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CV board member Keith Clark seeks fourth term against Anniece Barker

Central Valley School Board member Keith Clark faces a challenge from Anniece Barker.
Photos courtesy of the candidates
Central Valley School Board member Keith Clark faces a challenge from Anniece Barker.

Voters in the Central Valley School District have a chance to make significant change to their local school board this election cycle. Three new candidates, two of them mothers with children in the district’s schools, are challenging three long-time incumbents. Today, we focus on the race between board member Keith Clark and Anniece Barker.

Keith Clark is a veterinarian who, with his wife, raised their seven children in the Central Valley School District. Clark says his foray into school politics began when he was dissatisfied with his children’s education.

“My initial was math, the math curriculum. Didn’t like it, didn’t think it was doing what we needed it to do," he said.

He got involved and was elected to the board. Clark says, within two years, the district changed the math curriculum. That was 12 years and three terms ago.

He notes the district recently upgraded its math instruction again.

“We’re hearing good things about it. It’s more applied. Teachers are excited. You go into the buildings and kids are building things and doing things to understand math, which, I think today’s youth, they want to know why and how and apply it," he said.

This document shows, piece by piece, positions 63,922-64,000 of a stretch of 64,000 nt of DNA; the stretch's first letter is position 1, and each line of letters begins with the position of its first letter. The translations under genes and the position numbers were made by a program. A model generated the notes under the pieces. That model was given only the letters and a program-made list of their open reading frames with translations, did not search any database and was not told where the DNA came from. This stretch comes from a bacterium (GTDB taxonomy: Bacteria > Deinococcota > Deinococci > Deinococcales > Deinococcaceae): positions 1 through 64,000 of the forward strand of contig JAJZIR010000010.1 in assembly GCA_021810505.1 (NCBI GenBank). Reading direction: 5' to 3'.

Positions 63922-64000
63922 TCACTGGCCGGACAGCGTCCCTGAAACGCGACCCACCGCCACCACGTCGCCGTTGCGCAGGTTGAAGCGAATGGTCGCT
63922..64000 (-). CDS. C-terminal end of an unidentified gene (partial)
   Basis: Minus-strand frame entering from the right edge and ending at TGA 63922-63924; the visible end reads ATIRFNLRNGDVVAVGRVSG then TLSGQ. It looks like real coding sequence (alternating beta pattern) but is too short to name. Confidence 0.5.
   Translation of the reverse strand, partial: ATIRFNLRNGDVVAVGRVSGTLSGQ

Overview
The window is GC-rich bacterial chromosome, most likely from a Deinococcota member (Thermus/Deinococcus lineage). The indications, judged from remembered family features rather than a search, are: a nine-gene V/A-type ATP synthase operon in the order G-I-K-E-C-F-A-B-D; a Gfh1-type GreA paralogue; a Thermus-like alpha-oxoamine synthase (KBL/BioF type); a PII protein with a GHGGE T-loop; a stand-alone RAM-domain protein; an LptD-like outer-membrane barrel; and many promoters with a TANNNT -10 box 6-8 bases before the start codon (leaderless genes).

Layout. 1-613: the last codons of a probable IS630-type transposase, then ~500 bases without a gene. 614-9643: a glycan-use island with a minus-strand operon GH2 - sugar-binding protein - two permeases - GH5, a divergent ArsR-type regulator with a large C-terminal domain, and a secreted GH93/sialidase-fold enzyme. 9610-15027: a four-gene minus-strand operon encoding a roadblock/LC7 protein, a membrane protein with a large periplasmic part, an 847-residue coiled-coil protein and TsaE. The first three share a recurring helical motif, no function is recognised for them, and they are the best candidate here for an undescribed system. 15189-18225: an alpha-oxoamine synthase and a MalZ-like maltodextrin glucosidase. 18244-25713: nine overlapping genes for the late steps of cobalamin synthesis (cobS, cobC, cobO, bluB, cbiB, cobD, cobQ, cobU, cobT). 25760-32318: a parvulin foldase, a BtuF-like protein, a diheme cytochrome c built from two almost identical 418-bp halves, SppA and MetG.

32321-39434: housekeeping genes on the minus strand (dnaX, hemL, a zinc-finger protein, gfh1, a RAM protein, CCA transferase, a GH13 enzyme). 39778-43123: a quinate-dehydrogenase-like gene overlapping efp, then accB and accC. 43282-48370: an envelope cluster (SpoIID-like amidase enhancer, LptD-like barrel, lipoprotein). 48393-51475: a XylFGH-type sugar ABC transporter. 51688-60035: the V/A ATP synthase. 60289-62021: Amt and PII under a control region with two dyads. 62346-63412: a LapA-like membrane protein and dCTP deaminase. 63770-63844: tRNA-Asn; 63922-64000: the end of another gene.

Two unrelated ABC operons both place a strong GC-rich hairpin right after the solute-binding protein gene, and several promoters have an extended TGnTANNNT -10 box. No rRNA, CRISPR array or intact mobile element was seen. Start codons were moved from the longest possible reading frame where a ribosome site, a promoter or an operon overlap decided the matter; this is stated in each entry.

That excitement doesn’t necessarily translate into success. The state superintendent’s office reports only 44% of students who took Washington’s standardized math test in 2022 met the standard. Clark notes the circumstances of that test were unusual. Students took it in the fall, rather than in the traditional spring time slot, and they took it just a few weeks after returning from summer break.

“I think we have to take that score and dig into it as to what it’s really telling us. Is there work to be done? Yeah, there is and I think we need to have different measures, a variety of measures of how we assess those things. I don’t know that it’s telling the whole story," Clark said.

District officials are optimistic the latest test scores will show strong improvement.

So while there’s work to do there, Clark believes Central Valley has done a fine job adapting to serve students who aren’t college bound. He’s proud of CV’s vocational and technical education program.

“Our community is needing plumbers, electricians, linemen, welders, all these things, and so there are different pathways now. I think that’s an exciting thing is how to tailor these pathways," he said.

One complaint about the current board is that its communication with the public, particularly in the early days of the pandemic, was poor. Clark acknowledges there were gaps. He says the administration and board have learned lessons and corrected them.